Getting real or getting left behind – the business of honesty

At Sherry we talk a lot about the importance of being authentic to create genuine, memorable brand and creative experiences. But what does that really mean? What is the real benefit? And is it profitable?

After all, we seem to encounter businesses frequently that are either deliberately trying to trick us or massively over-promising and seriously under-delivering. And many of them seem to be doing OK, thanks very much.

So in reality the key question is this – is there serious money in expressing total honesty? Or is the shorter, less transparent, artful dodging approach a better money-spinner?

Now we could spend the rest of this article listing percentage data from the latest brand and marketing surveys that will tell you 100% (or at least 96.85%) that today, more than ever, the consumer wants transparency, clarity and a human connection to really lock into a brand. They want to know a lot more about the company than they did years ago. Once they get the full story, if they like it, they’re yours. It seems kind of obvious, no?

But brands will tell you that customers are ruder, more impatient and less loyal than they have ever been before. They treat representatives badly and complain about services with no justification just to get a discount. It appears that on the dark side of the commercial battle-field both sides are firmly entrenched in their view of the other. This could get ugly.

The way to broker a ceasefire and the answer to how you build armies of loyal, profitable, raving fans lies with the brand owners and their trust in us creatives to put their message out into the world. Not the customer.

At the risk of sounding dishonest, honesty is a multi-layered concept.

As a brand you have many areas to get straight in order to sell successfully over a long period of time. Your product, supply chain, employees and your stakeholders are amongst these, but the key thing to get clarity on (and honest with yourself about) is what it is exactly that your customer base is buying from you. And don’t forget – that is usually very different from what you think you are selling. Being straight with yourself about that is the first step to a transparent (and lucrative) brand.

Audiences are hard to read but we know for a fact that the pandemic has shifted thinking significantly and they are getting increasingly more jaded about what happens in the world around them – to the point where they have actually started to expect that they are probably going to be lied to at some stage by the brands they buy from. Bad customers? Nope. Bad business.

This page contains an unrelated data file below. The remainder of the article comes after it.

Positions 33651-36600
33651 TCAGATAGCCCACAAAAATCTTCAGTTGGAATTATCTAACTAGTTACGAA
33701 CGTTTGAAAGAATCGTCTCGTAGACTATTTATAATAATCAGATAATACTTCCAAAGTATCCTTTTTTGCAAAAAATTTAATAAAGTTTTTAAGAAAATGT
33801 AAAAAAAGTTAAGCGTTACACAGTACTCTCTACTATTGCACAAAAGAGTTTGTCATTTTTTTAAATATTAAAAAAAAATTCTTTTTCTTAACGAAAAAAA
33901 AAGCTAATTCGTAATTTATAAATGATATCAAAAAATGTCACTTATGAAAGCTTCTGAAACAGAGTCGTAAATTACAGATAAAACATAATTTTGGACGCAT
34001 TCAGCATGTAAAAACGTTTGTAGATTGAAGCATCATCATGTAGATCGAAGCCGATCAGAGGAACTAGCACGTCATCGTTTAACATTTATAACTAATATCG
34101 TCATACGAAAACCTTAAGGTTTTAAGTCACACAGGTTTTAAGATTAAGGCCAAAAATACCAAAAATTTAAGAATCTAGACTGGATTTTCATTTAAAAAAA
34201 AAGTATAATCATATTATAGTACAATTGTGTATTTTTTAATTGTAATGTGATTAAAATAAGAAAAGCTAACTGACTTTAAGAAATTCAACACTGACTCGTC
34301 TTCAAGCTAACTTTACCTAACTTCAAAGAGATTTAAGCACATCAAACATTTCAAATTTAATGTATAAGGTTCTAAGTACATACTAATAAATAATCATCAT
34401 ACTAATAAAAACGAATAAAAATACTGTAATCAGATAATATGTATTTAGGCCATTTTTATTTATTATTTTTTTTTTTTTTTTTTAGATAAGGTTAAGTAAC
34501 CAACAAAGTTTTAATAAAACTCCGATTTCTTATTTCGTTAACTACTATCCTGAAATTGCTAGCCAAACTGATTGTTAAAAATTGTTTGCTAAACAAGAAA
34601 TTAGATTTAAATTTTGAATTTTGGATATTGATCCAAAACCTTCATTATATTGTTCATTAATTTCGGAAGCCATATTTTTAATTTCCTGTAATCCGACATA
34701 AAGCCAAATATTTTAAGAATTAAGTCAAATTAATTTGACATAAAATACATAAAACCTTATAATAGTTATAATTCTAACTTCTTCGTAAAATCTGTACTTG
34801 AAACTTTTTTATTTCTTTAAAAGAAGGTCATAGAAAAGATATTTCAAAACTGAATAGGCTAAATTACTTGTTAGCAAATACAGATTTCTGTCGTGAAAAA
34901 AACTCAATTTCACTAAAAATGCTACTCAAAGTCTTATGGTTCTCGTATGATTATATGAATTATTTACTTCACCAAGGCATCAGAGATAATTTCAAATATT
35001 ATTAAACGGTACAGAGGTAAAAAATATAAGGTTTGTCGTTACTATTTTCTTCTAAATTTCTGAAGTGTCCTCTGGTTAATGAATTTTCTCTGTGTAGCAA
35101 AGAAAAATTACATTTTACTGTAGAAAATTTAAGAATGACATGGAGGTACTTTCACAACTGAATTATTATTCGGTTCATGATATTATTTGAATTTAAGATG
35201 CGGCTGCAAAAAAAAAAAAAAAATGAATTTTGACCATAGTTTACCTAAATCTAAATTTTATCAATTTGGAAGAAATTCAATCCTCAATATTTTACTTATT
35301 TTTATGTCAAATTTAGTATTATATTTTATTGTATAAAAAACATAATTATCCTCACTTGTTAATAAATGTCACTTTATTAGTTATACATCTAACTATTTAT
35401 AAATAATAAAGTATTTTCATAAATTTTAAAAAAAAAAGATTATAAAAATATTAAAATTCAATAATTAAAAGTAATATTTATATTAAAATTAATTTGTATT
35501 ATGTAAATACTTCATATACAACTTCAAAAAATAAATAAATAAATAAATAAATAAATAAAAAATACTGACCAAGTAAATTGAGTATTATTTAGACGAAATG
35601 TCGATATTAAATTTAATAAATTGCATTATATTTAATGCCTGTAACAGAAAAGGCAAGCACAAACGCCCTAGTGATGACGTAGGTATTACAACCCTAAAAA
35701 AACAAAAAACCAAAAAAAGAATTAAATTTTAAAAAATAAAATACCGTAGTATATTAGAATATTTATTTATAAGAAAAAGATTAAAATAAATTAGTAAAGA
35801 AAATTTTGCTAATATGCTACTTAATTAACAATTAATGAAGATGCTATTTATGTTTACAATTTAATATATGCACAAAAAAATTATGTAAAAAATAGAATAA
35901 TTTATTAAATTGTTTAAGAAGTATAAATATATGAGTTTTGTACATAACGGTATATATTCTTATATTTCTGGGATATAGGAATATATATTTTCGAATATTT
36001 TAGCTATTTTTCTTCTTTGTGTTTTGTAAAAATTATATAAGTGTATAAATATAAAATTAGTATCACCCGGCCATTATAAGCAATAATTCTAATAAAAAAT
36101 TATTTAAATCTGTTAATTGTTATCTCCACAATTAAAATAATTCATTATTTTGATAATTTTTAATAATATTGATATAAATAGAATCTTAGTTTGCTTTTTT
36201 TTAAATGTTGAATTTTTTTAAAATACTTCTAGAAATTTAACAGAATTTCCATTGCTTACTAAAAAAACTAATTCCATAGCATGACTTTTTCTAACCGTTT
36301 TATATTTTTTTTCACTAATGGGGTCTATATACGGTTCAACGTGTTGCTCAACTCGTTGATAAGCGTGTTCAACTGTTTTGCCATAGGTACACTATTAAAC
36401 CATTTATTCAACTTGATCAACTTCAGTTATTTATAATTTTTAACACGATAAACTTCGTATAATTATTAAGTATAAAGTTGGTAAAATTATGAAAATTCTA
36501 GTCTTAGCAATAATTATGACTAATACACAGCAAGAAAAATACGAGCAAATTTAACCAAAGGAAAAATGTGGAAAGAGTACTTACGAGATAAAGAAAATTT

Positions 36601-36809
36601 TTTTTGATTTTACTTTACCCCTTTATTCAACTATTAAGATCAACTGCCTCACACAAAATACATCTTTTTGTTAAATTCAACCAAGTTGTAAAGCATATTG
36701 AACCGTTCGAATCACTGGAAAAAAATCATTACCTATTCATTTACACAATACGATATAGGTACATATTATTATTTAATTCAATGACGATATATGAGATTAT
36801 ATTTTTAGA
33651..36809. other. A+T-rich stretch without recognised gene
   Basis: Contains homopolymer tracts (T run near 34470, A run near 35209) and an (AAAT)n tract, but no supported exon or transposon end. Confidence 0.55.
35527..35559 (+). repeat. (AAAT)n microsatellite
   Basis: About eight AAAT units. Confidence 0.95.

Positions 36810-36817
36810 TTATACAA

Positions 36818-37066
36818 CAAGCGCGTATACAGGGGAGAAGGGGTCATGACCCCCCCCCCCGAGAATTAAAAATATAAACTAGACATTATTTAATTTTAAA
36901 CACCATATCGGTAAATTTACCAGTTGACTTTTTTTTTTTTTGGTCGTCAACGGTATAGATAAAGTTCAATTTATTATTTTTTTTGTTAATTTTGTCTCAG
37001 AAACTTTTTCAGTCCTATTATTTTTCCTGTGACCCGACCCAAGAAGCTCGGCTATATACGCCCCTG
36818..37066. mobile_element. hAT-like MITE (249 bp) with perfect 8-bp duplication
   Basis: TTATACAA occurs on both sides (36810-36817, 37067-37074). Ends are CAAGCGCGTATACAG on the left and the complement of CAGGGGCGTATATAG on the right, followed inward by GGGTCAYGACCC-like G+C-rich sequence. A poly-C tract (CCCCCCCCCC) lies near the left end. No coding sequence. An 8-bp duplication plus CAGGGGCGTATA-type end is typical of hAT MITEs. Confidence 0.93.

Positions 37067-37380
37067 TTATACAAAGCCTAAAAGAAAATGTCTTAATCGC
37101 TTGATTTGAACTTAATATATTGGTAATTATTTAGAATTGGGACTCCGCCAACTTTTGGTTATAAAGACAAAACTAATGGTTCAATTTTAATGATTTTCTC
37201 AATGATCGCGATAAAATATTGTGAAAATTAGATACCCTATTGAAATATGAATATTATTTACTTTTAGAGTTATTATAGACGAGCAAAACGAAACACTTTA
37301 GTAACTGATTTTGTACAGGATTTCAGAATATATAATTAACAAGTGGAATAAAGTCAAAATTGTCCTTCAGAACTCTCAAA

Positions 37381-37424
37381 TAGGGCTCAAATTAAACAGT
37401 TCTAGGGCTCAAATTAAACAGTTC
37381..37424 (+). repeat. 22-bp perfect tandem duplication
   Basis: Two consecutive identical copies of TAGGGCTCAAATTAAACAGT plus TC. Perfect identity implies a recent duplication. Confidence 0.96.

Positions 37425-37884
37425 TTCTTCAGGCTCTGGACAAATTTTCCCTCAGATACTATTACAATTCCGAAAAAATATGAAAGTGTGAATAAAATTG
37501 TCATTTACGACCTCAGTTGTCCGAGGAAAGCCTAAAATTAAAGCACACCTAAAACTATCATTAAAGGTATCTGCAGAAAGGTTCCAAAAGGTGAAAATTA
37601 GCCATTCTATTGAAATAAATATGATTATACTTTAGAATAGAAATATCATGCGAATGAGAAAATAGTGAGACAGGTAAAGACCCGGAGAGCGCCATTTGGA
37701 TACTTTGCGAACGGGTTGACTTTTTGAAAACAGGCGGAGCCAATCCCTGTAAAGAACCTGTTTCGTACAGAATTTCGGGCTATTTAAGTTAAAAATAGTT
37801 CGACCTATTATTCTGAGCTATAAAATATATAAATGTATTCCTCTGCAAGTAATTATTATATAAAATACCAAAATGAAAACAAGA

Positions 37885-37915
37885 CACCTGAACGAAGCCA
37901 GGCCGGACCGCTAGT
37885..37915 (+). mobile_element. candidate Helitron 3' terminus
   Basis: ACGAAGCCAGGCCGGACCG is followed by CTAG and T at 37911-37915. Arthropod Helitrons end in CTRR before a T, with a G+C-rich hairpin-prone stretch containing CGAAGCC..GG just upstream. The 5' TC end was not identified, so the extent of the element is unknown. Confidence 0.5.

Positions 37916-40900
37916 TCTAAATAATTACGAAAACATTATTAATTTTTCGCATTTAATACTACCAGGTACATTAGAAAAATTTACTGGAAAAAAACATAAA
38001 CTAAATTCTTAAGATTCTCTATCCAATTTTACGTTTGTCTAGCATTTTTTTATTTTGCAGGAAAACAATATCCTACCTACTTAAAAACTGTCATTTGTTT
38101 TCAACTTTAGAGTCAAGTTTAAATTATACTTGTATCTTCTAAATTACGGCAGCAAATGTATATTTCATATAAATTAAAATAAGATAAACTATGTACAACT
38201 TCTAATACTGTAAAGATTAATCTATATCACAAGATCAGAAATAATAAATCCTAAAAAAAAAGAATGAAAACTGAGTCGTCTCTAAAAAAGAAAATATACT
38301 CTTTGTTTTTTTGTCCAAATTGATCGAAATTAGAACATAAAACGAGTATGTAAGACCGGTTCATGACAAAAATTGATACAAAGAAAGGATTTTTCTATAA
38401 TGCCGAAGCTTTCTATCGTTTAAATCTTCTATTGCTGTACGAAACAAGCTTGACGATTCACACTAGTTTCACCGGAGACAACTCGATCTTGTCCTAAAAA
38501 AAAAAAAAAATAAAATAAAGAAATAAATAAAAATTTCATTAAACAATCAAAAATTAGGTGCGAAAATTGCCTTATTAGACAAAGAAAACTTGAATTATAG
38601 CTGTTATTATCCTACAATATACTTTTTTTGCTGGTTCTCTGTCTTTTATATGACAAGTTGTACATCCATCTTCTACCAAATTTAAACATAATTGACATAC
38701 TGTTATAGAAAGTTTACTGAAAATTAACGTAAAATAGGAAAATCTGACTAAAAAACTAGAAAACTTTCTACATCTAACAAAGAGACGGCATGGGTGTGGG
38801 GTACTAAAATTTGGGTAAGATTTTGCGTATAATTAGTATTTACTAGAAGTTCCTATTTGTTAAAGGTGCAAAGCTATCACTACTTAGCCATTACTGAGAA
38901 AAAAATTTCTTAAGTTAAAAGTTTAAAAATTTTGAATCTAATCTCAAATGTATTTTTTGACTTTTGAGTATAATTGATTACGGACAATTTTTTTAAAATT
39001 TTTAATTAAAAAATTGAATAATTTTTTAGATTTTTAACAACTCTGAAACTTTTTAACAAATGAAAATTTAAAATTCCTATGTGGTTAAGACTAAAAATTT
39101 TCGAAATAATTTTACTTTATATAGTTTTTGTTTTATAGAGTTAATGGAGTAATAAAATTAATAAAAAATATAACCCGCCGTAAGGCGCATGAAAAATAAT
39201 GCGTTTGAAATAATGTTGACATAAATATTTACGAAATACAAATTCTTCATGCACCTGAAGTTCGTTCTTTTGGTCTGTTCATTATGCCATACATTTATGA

These days the ability to be honest, authentic and transparent about how your brand conducts business and backing that up with a rock-solid product or service has the power to shatter that cynicism and create a new gold standard in loyalty. There’s never been loyalty like post-Covid loyalty!

But to get to brand nirvana you also need something else.

Every survey worthy of the name will tell you that consumers stay loyal to brands that ‘get them.’ This is born out by the fact that 85% of buyers stay loyal to brands that are aligned with their own personal values (actually we might have made that stat up but you get the drift). So rather than staying dark and mysterious or trying to amplify the ‘good’ in the hope that the client won’t see the ‘not quite so good’, the better route is to tell them the whole company story. Tell them why you started. Tell them what your company stands for. Tell them where you want to go with it. All of that builds loyalty.

And here’s another thing – you can also tell them what you’re not great at.

Yes you read that correctly, it’s OK to let potential customers know that there are parts of your game that you’re not great at. Vulnerability can be a very strong aphrodisiac in the land of the brand. And businesses are only just working out how to leverage it.

At the end of the day, the more you transmit business authenticity through your service, brand communications and marketing, the more likely you are to find yourself in long term meaningful relationships. It’s not ‘build it and they will come’, it’s more like ‘show them how and why you built it and not only will they turn up, they’ll probably move in too.’

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